The group started with an evaluation of the U.S. Food and Drug Administration’s Adverse Event Reporting System (FAERS). They implemented an interesting data mining approach that does not search directly for events like QT prolongation or arrhythmia (6,7) but rather first identifies from electronic health records (EHRs) common clinical features associated with the use of drugs that do or do not prolong the QT interval. This is similar to the approach previously used to identify a drug-drug interaction predisposing to glucose intolerance: rather than searching directly for diabetes, the algorithm searched for patients who “looked like” they had diabetes (8). Using these clinical features as discriminators, the authors searched in FAERS for a series of target-related ADRs such as “ECG QT prolonged” and “torsades de pointes” (e.g., “arrhythmia” or “atrial fibrillation”), and unrelated ADRs (“rhabdomyolysis” or “complete suicide”). Furthermore, rather than searching for drugs reported to produce these effects, they sought pairs that individually did not appear to produce arrhythmia signals but did in combination. This initial mining approach identified 889 potential interactions associated with QT prolongation. The messiness of the FAERS dataset is illustrated by the fact that some of these combinations, including the ceftriaxone/lansoprazole combination on which the remainder of the study focuses, modestly increased risk for other effects such as rhabdomyolysis, agitation, and completed suicide in the initial dataset. Pharmaceutical sponsors of new drugs are obligated to report to FAERS events, in clinical trials or even described as anecdotes to members of their sales forces. Reporting by healthcare professionals is allowed but not compulsory, and reporting is also allowed by the public. We do not have a sense beyond the manufacturers for what motivates those who report events to FAERS and whether they are at all representative of what goes on in practice.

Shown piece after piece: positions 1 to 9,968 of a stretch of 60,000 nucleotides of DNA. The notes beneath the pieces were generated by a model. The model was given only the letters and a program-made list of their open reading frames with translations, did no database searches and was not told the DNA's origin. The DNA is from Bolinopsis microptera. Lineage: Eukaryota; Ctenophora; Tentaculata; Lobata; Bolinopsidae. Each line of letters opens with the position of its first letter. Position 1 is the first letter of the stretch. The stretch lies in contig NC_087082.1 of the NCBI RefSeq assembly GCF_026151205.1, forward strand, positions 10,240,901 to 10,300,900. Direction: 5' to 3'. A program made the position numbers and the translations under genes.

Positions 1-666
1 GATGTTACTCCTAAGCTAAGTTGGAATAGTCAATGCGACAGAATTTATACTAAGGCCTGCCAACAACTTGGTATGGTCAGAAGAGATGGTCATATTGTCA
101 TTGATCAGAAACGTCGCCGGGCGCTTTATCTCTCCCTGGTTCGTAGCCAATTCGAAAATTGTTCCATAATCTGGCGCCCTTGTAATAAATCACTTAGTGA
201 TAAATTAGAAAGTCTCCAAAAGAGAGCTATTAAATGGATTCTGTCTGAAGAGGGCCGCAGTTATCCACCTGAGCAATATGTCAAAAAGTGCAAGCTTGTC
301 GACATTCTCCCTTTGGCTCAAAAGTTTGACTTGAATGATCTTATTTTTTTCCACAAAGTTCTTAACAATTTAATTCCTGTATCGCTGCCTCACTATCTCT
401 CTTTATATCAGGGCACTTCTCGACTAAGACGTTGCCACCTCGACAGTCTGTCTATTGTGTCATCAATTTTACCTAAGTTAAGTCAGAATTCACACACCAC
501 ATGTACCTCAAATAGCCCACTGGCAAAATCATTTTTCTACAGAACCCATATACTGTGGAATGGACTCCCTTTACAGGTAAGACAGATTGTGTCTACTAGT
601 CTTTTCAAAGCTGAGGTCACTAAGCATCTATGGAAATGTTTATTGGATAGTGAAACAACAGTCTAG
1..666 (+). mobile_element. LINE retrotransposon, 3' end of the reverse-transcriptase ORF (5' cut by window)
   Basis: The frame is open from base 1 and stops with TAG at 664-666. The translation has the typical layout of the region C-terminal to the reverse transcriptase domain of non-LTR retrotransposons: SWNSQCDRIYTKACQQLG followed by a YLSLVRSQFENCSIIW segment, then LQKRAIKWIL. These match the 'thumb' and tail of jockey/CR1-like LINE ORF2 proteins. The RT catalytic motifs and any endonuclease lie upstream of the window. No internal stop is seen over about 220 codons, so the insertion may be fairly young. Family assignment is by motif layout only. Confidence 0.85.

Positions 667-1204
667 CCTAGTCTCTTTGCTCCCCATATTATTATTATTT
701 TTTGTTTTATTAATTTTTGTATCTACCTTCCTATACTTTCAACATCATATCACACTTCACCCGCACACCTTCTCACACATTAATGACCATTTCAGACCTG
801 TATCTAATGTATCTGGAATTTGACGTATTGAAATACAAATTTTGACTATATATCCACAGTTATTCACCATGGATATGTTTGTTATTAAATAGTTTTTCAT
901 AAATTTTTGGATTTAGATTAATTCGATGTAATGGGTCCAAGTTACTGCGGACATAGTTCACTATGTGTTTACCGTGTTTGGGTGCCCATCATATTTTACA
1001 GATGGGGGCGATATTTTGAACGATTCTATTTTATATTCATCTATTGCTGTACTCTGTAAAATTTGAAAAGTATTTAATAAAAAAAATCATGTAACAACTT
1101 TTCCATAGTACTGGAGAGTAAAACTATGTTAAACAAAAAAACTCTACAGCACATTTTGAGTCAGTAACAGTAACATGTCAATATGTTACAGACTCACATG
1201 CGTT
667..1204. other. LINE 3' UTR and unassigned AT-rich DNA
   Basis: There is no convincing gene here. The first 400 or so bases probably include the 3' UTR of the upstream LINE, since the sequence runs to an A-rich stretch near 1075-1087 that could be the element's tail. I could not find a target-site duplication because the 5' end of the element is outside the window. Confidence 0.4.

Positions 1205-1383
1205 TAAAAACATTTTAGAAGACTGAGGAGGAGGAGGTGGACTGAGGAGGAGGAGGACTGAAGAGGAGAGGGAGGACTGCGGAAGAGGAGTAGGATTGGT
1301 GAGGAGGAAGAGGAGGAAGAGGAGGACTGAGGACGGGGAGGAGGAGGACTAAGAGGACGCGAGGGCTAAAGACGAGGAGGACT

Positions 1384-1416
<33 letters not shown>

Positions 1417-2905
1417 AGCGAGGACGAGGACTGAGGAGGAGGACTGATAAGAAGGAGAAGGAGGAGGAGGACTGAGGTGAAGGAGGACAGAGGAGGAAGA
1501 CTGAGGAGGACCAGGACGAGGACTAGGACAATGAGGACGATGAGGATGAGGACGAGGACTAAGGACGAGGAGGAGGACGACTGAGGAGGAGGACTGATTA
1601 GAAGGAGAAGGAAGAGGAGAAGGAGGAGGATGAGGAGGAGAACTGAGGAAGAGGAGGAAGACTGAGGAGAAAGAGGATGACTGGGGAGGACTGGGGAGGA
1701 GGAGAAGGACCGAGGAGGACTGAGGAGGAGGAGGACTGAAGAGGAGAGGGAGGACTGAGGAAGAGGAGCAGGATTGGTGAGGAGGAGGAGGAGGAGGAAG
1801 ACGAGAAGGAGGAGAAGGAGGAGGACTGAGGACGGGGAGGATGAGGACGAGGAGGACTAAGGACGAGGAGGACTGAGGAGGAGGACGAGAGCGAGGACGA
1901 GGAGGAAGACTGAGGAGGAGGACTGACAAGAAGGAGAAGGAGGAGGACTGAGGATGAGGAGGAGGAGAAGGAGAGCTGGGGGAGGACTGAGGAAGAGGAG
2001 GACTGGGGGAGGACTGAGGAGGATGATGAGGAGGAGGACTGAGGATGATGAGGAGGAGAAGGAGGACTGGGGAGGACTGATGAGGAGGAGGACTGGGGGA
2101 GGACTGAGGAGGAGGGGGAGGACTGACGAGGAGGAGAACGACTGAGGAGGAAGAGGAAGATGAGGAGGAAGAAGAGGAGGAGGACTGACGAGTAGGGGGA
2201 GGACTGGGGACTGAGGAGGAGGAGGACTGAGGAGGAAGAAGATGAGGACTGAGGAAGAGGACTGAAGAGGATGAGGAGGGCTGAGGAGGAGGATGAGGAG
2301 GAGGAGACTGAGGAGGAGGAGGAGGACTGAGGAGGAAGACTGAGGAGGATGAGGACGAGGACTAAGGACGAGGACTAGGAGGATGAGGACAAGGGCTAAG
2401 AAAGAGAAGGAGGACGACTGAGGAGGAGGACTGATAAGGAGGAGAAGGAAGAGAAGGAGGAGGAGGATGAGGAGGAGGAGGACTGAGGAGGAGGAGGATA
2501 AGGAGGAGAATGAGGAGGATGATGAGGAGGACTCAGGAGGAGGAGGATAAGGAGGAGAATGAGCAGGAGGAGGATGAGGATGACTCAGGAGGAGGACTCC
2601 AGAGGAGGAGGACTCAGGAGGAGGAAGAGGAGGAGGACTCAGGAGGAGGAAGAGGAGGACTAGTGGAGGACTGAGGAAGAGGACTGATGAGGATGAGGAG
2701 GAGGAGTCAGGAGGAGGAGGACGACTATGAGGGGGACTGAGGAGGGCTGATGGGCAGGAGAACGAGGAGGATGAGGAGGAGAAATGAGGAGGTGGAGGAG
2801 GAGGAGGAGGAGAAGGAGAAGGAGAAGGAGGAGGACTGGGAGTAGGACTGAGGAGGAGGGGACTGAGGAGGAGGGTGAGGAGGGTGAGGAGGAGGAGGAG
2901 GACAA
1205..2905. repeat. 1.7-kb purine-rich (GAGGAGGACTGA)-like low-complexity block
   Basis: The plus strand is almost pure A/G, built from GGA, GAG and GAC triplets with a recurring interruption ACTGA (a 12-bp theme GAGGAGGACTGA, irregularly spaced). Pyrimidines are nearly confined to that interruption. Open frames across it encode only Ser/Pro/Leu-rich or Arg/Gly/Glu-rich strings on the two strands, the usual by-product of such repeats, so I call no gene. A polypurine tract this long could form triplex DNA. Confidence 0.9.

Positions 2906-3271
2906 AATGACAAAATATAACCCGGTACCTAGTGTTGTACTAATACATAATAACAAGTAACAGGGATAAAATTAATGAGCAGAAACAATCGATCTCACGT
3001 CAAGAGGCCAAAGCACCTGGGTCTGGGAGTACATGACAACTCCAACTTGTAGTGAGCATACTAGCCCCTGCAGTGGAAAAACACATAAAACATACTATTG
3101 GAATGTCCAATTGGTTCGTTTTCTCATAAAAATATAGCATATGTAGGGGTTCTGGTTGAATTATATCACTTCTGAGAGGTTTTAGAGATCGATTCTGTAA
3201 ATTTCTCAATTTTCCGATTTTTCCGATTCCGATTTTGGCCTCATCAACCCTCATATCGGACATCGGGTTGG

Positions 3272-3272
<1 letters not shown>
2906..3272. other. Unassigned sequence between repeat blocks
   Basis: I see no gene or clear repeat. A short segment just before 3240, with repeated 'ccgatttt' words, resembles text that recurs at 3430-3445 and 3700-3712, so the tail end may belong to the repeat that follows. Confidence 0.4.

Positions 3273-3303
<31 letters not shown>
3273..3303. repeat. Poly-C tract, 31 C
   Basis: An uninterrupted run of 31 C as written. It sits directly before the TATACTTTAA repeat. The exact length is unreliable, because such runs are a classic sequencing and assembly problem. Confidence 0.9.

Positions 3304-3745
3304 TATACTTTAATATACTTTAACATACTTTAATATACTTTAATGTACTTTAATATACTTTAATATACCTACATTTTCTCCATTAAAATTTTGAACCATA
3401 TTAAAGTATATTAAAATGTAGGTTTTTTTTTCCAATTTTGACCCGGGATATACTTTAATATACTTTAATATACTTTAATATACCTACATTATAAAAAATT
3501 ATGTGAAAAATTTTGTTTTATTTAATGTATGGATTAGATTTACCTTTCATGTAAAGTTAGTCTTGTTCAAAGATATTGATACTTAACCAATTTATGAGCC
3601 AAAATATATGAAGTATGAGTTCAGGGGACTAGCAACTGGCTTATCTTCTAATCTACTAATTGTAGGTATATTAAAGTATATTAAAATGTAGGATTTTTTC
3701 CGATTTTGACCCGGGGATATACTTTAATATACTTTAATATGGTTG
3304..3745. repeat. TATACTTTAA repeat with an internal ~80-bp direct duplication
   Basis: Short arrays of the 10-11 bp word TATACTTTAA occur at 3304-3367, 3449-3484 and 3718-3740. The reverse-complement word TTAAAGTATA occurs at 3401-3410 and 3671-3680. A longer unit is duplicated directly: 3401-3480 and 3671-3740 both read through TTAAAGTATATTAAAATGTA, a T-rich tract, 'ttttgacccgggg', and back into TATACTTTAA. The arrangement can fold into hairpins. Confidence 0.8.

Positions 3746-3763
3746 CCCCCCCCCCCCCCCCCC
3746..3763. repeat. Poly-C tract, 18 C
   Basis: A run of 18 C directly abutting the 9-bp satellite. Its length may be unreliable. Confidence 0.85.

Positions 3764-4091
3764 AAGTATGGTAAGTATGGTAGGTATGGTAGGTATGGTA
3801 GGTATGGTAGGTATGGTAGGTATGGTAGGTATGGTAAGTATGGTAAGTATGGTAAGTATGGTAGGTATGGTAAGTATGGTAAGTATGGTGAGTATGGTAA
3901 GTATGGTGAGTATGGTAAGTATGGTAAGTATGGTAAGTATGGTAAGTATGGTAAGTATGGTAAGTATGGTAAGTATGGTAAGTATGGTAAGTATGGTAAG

The second step was to examine these 889 potential signals in the Columbia EHRs. Thirty-four cases passed an initial evaluation, but of these, 26 records included drugs known to prolong QT interval individually. The investigators then focused on 1 of the remaining 8, the combination of ceftriaxone and lansoprazole, given the frequency with which these 2 drugs are co-administered. The report states that QT intervals for male patients “taking this combination” were 12 ms longer than for male patients taking either drug alone. This is actually an overstatement because the methods used searched for co-administration required at least 1 dose of each of the 2 drugs within a 7-day window and an electrocardiogram (ECG) recorded up to 36 days after this potential co-administration. Therefore, there is a possibility that the drugs were not actually co-administered and that the ECGs were not actually recorded during any co-administration. However, potential misclassifications in the EHR like these typically result in bias toward a null result. One can also ask what co-morbidities were present (e.g., extent of heart disease) that might have potentiated or even caused QT prolongation observed under those clinical conditions. Indeed, the numbers of subjects with at least 1 ECG reporting a QTc value >500 ms was astoundingly high (19% in the combination group and 14% of subjects taking 1 of the 2 drugs), suggesting that the rate of co-morbidities might have been quite high.